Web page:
Glazer’s Fellowship, which is worth £30,000 and provides tailored access to some of the world’s most exciting research, will run for one year from January to December 2015. The current Fellow, Clio Barnard, will complete her Fellowship at the end of this year.
Jonathan Glazer accepted his award from Clare Matterson of the Wellcome Trust at an event filled with interactions between art and science. The evening included Freudian cocktails, scientific illusionists and 'Sex and the City'-inspired therapy sessions, and was attended by guests from the film and science communities.
“Being awarded the Screenwriting fellowship is a unique opportunity: I’m looking forward to being exposed to new influences and ideas and where they might lead me,” he said. “My method of working has always been fluid and receptive, so to be gifted such incredible access will be invaluable.”
This major screenwriting initiative is designed to nurture enquiring minds and unique voices and to bring the worlds of film and science closer together. Jonathan Glazer was selected by members of the Fellowship Panel, which includes script and story editor Kate Leys; Director of Strategy at the Wellcome Trust, Clare Matterson; Senior Development and Production Executive at the BFI Film Fund, Lizzie Francke; and Senior Development Editor at Film4, Eva Yates.
Clare Matterson, Director of Strategy at the Wellcome Trust, said: “To offer a visionary screenwriter the opportunity to delve into the world of biomedical science, with the freedom and flexibility to explore what that might mean to them and their work, is a truly remarkable thing to be part of. It is not just an adventure for them, but for us as well. It has been a great privilege to follow Clio Barnard’s journey over the past year, and we are thrilled that Jonathan Glazer, with his experimental and enquiring mind, will be taking up the Screenwriting Fellowship in 2015.”
Lizzie Francke, Senior Development and Production Executive at the BFI, said: “Jonathan Glazer's 'Under the Skin' was the most compelling and extraordinary cinematic vision of last year – a 2014 odyssey that explored the space between male and female. The Wellcome Trust Fellowship allows him to get under another skin – exploring biomedical science – and we expect that it will have the same audacious and mind-blowing results.”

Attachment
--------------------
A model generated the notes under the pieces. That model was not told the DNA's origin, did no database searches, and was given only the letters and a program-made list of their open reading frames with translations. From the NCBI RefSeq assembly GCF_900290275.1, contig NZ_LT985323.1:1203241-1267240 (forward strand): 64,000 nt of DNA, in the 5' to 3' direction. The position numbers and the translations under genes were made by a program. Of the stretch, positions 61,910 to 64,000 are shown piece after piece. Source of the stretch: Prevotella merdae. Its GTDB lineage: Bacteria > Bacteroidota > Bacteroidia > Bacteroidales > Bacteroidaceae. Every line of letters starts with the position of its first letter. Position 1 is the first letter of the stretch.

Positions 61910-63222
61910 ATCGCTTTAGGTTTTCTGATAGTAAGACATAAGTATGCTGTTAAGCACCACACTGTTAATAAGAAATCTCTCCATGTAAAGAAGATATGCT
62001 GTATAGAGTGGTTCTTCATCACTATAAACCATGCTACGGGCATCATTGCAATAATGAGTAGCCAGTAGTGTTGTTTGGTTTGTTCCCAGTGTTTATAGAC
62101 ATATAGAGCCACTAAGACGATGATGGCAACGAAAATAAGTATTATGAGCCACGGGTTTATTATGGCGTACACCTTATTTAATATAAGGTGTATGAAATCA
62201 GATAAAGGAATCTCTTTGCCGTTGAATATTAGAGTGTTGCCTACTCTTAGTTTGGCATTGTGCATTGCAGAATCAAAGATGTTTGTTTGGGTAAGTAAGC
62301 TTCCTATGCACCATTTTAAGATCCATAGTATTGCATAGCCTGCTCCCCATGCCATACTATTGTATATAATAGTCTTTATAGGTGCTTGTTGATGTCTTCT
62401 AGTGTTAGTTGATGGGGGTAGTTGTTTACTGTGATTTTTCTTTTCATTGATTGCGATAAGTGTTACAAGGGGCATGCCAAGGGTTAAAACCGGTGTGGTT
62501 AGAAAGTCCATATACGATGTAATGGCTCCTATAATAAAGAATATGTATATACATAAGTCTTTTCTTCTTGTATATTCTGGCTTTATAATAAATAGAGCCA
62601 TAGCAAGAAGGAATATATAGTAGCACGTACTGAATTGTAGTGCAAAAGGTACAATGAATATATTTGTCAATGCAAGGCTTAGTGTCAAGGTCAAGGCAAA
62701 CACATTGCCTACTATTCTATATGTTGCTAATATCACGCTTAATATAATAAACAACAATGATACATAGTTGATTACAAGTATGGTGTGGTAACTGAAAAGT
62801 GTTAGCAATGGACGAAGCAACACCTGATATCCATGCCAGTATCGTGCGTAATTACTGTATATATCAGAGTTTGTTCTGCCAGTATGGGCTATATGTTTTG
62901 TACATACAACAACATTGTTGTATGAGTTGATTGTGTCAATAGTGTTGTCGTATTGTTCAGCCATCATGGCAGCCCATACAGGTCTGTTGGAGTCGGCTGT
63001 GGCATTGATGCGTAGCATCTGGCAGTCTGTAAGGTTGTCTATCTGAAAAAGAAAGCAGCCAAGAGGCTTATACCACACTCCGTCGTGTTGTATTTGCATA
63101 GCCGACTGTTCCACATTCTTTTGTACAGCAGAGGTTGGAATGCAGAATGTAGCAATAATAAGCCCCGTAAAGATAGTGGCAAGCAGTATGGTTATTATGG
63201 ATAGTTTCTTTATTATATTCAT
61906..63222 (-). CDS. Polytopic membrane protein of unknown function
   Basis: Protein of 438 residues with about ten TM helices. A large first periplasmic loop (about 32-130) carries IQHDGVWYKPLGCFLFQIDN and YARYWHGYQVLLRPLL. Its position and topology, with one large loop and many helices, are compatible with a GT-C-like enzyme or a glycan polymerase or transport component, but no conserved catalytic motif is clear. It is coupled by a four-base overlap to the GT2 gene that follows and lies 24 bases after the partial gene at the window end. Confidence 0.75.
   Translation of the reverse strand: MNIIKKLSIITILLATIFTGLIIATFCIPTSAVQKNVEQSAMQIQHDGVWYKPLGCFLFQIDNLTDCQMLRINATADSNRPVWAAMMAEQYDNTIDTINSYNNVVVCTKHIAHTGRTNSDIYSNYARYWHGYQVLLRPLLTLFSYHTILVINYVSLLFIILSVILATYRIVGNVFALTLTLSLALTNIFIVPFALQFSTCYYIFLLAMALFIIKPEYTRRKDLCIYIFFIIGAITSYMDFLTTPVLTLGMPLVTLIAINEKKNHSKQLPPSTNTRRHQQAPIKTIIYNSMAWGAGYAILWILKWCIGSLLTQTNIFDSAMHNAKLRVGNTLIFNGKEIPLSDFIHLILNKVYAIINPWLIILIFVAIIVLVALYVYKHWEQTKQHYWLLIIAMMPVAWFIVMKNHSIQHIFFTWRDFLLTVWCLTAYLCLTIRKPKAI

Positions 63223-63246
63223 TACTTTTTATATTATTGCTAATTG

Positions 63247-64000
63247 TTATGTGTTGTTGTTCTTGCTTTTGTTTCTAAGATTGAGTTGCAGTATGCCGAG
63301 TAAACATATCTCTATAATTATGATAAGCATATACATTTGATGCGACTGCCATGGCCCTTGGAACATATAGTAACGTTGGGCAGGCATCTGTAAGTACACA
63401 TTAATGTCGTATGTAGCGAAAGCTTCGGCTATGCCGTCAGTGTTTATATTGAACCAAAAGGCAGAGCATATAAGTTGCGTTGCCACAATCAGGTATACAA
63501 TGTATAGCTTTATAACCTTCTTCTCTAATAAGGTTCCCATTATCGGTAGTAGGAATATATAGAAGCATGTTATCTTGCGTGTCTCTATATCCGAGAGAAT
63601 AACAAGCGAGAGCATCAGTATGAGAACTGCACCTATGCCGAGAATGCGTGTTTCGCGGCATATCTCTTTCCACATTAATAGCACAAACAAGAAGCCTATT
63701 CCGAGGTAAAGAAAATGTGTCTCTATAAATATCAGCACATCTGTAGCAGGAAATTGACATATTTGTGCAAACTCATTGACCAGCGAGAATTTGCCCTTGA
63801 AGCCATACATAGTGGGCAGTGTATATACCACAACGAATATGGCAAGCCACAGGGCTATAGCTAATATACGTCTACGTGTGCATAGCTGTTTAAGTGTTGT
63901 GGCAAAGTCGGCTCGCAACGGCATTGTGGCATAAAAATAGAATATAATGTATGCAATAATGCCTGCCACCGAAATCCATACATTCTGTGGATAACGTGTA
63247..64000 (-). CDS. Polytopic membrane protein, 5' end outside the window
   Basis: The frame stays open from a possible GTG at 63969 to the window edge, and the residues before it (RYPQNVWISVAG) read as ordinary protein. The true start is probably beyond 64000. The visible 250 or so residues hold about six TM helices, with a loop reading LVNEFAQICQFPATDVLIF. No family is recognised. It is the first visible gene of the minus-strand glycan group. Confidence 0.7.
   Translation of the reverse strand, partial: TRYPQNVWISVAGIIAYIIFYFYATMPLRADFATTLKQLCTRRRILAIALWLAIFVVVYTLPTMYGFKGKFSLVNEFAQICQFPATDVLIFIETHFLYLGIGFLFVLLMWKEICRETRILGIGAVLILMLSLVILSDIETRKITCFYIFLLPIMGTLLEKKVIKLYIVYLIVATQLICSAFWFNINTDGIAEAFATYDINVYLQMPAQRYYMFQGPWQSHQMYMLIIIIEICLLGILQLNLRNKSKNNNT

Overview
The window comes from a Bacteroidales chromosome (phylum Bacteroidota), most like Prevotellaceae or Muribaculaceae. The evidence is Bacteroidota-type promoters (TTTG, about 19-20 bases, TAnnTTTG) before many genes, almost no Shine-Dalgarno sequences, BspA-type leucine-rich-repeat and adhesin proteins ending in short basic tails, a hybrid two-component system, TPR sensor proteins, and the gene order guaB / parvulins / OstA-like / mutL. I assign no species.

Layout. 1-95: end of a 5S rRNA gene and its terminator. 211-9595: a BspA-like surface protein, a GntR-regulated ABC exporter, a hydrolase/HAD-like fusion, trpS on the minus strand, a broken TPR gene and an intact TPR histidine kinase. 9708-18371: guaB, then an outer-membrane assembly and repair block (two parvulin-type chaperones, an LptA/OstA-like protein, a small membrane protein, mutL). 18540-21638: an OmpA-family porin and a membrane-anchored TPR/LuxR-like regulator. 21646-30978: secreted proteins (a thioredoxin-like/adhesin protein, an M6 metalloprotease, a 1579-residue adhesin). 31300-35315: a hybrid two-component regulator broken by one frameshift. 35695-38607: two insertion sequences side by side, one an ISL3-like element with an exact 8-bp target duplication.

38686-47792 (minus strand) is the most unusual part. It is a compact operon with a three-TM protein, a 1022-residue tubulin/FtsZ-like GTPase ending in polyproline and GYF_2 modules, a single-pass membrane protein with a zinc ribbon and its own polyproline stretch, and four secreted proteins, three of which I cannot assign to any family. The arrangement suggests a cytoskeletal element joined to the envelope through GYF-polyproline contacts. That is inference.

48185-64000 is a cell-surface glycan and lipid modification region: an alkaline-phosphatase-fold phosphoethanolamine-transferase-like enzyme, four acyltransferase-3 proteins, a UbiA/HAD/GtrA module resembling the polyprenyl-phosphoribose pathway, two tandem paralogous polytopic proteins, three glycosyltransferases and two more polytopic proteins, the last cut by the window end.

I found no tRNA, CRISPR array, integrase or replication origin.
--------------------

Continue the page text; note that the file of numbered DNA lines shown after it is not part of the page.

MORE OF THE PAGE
Eva Yates, Senior Development Editor at Film4, said: “The partnership we’ve built with the Wellcome Trust over the past few years has been brilliant. We share an ethos built around big ideas, which has helped us bring filmmakers and scientists together in a way that's invigorating for both worlds. Through the first fellowship, the Wellcome Trust opened up a universe of inspiration for Clio Barnard, for her next film and beyond. Our second fellow, Jonathan Glazer, is a filmmaker of real vision, appetite and curiosity. We can't wait to see where his journey with the Wellcome Trust takes him.”
The aim of the Fellowship is to allow a writer of exceptional talent the time and space to delve into biomedical science and humanities research. Glazer’s year-long experience will be curated by the Wellcome Trust’s Film and Drama Development Manager Meroë Candy and will give him access to the Wellcome Trust’s global network of research centres, as well as the Wellcome Library, the research centre The Hub and exhibitions at the Wellcome Collection.
Commenting on her experience, Clio Barnard describes the Fellowship as “like being given the Golden Ticket to the chocolate factory… Over the past year I’ve been able to carry out in-depth research into a film I’m working on about a sibling relationship in the context of childhood sex abuse.
“The Fellowship has enabled me to explore the psychology of the victim, perpetrator and collaborator in this story in a much more in-depth way, by talking to professionals such as Jackie Craissati, Adam Phillips and Susie Orbach, who explore forensic psychology and the impact of sexual trauma.”
The purpose of the Fellowship is open-ended. It’s hoped that by enabling Glazer to immerse himself in a world that he would not normally be able to access easily, he will be able to explore themes in science and medicine in more depth and to encourage new conversations about science.